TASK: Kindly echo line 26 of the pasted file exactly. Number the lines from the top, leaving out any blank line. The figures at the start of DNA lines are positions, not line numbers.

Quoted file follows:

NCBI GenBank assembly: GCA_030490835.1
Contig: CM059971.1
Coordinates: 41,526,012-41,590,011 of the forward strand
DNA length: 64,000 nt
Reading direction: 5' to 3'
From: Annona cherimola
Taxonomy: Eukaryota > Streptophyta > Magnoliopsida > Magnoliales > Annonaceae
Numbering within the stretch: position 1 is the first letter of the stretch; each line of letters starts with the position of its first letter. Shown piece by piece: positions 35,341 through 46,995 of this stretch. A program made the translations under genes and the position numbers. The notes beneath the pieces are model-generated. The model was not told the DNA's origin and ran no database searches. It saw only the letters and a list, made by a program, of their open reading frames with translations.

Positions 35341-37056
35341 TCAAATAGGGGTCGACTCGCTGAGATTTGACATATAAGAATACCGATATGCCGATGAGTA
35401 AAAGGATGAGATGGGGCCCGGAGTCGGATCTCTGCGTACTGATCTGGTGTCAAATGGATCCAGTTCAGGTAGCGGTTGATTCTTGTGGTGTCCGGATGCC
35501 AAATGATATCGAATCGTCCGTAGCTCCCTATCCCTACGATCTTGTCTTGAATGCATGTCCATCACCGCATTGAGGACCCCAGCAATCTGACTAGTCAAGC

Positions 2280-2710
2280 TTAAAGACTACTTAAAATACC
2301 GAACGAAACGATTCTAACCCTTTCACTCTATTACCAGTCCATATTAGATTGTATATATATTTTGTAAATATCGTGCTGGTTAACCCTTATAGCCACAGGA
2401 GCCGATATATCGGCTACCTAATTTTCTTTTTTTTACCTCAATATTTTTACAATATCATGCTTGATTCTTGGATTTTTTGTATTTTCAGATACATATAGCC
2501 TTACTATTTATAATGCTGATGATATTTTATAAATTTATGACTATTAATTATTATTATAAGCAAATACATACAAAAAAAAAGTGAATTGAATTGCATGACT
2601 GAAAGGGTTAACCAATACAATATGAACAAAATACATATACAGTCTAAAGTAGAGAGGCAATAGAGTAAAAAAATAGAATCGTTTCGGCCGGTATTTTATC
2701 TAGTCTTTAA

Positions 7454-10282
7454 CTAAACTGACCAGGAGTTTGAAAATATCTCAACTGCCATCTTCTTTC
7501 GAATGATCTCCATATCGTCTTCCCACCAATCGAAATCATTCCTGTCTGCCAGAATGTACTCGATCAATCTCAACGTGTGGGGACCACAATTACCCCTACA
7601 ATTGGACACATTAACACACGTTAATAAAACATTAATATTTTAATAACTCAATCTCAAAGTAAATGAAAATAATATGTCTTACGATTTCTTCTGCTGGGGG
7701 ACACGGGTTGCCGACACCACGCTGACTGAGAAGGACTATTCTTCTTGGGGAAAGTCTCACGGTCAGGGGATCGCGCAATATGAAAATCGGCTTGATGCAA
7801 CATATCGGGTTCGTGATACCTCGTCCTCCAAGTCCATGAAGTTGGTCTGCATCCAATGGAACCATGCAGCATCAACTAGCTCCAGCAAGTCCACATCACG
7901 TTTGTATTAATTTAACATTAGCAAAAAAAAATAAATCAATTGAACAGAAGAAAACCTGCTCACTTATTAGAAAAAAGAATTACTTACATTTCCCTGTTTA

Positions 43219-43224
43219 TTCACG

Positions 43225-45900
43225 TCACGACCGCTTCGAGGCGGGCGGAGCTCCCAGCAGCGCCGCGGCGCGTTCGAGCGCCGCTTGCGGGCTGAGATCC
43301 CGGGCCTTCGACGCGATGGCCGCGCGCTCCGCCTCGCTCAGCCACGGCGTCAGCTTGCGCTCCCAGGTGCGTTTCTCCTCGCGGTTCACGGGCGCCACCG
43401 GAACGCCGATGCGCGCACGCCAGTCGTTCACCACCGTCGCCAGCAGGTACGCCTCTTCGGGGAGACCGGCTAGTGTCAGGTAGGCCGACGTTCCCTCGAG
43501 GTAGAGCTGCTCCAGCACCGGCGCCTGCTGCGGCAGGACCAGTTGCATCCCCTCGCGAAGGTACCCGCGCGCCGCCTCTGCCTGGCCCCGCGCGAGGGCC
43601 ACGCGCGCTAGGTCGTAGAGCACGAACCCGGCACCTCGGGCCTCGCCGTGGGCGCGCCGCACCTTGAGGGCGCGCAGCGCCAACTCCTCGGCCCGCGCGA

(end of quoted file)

7901 TTTGTATTAATTTAACATTAGCAAAAAAAAATAAATCAATTGAACAGAAGAAAACCTGCTCACTTATTAGAAAAAAGAATTACTTACATTTCCCTGTTTA